- Donors: Breast milk storage bags are provided, saving you a ton of money from purchasing milk storage bags.
Here are the cons to donating or receiving breast milk from a milk bank:
- Donor: The cleaning and sanitation guidelines are strict and time-consuming. This takes up a lot of time and effort. The milk bank does not provide sanitizing equipment or pump supplies.
- Recipient: If your insurance doesn’t cover it, donor breast milk from a milk bank can be expensive – up to $4 per ounce.
- Donor: The application process is lengthy and from start to finish it can take up to two months. By that time you might have an entire freezer full of milk ready for shipment.
The Pros and Cons of Breast Milk Sharing through Facebook Groups
Even if you donate to a milk bank, there may be times when your breast milk may not qualify for donation. Examples include – you had a cold, you took Tylenol or drank an extra cup of coffee that day. This is when the option to donate locally through Facebook groups can provide another way to share breast milk.
Here are the pros to donating or receiving breast milk from Facebook groups or locally:
- Recipient: It is free, although it is polite to offer to replace donor’s breast milk storage bags.
- Donor: There is no need to pack up coolers or store milk a certain way (lying flat, for example).
- Recipient: The donor usually lives close enough so you are able to get milk rather quickly instead of waiting to receive donor breast milk from a milk bank.
Here are the cons to donating or receiving breast milk from Facebook groups or locally:
- Donor: You may get a lot of people who inquire about your breast milk. Some people may be rude, entitled or fake (for example, they actually do not have a baby in need and may be trying to resell your milk or use for body building).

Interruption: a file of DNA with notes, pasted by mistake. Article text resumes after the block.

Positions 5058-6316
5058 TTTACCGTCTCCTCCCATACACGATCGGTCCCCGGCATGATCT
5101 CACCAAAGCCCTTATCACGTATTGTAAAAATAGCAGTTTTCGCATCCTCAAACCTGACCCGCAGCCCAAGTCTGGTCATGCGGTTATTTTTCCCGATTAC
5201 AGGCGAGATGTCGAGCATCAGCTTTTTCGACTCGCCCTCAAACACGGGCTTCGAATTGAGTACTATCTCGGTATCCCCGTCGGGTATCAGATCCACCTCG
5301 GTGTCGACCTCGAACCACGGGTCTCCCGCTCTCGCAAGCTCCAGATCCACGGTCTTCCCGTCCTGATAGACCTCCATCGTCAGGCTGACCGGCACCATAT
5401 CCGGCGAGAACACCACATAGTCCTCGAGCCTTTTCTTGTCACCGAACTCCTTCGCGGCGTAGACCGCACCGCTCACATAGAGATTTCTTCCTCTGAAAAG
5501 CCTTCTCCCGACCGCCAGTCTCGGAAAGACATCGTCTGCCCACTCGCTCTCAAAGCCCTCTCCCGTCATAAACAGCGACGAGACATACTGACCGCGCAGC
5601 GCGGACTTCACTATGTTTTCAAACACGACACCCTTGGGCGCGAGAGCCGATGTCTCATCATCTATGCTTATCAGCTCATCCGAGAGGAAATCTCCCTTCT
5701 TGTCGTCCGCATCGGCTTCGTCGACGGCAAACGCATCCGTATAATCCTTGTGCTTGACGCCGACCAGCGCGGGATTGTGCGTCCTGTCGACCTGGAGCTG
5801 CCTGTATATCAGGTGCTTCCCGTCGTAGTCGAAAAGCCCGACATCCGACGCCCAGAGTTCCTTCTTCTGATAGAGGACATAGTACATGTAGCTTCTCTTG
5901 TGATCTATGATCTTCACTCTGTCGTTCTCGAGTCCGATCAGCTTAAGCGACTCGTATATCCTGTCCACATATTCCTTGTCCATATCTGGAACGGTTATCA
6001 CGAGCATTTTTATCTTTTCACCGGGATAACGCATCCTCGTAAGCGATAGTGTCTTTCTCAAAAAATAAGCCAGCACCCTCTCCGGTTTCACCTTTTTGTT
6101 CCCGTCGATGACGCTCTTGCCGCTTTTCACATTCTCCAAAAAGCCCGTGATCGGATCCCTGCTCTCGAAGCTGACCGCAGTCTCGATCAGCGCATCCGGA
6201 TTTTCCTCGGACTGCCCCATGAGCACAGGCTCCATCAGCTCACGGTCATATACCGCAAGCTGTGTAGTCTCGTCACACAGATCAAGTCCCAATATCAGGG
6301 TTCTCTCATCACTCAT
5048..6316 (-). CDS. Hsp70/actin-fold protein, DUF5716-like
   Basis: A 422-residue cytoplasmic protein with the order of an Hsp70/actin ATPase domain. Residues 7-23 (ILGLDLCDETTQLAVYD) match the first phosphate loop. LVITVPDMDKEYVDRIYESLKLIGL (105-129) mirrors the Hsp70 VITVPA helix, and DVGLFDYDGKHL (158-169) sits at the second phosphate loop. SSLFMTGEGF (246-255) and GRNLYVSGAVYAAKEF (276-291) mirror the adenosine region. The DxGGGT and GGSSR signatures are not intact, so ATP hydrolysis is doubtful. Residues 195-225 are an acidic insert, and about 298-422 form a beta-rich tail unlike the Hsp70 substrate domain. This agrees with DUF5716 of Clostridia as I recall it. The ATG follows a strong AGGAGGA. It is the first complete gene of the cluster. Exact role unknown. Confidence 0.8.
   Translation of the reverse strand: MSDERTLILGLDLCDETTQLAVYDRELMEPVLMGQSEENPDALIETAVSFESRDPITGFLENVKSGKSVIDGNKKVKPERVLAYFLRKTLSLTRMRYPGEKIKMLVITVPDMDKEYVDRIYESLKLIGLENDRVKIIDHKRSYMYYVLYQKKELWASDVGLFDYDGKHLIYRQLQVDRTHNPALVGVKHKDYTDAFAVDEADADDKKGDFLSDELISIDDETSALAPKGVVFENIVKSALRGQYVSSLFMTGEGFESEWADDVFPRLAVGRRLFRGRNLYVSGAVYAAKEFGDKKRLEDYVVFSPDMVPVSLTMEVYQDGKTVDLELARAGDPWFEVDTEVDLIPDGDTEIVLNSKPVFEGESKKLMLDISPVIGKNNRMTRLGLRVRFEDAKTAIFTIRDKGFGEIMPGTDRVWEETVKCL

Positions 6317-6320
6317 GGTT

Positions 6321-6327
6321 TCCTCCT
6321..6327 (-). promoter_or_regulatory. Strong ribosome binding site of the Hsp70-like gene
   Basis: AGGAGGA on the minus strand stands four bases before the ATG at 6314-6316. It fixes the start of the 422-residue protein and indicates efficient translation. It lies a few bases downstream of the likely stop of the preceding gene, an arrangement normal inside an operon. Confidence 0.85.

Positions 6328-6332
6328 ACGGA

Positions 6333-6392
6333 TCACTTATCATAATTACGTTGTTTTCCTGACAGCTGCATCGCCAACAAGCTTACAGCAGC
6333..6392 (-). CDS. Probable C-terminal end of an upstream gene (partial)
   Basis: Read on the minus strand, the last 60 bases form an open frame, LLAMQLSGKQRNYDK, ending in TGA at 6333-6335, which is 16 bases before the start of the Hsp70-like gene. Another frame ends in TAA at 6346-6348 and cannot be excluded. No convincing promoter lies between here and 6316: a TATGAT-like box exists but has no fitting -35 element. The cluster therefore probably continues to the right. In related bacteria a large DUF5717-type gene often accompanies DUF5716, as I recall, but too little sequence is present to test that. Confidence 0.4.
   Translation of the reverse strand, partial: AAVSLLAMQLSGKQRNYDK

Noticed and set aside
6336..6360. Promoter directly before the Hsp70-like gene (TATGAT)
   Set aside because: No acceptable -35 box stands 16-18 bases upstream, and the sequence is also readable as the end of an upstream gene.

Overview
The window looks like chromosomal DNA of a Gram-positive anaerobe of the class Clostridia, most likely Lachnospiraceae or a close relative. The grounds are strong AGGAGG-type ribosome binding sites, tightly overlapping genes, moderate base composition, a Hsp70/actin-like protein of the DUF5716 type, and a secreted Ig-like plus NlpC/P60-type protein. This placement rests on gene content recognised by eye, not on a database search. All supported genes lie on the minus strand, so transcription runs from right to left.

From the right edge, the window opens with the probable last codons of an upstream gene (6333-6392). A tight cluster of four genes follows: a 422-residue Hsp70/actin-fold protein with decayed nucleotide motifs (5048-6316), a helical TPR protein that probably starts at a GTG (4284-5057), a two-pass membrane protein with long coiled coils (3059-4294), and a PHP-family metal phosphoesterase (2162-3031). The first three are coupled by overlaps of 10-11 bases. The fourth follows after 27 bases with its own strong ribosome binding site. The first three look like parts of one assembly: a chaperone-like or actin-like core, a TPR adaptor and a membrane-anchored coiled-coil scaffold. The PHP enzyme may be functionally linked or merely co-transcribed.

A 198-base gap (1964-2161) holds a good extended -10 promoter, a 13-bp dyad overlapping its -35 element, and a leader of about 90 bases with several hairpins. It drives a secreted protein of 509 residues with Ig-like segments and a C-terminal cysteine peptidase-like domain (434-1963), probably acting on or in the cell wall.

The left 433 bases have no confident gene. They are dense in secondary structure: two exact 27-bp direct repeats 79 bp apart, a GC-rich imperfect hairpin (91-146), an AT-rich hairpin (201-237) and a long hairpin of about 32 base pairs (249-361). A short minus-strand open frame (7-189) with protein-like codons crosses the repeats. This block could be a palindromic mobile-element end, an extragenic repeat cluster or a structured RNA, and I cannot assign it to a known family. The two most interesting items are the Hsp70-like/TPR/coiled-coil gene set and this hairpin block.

- Recipient: You might wonder if you can trust the donor and how they take care of themselves, handle their pump equipment and store their breast milk.
- Donor: Not all recipients offer to replace bags. This makes donating costly for the donor. (Storage freezer/utility costs, breast pump and supplies, cleaning tools, grocery bills for eating healthy and eating extra calories, prenatal vitamins, etc).
- For Both: Not knowing the person behind the screen can be scary and bring on anxiety.
How to Practice Breast Milk Sharing With Respect
When it comes to breast milk sharing, it is for the benefit of everyone when both donors and recipients treat each other with respect. There are dos and dont’s – what to do and what not to do when it comes to sharing breast milk.
It is Hard For Both Donors & Recipients
It is important to remember that donors spend a lot of time and money to keep up with pumping and donating. From sleepless nights to replacing breast pumps and parts, cleaning pump parts and purchasing breast milk storage bags, it is truly a labor of love.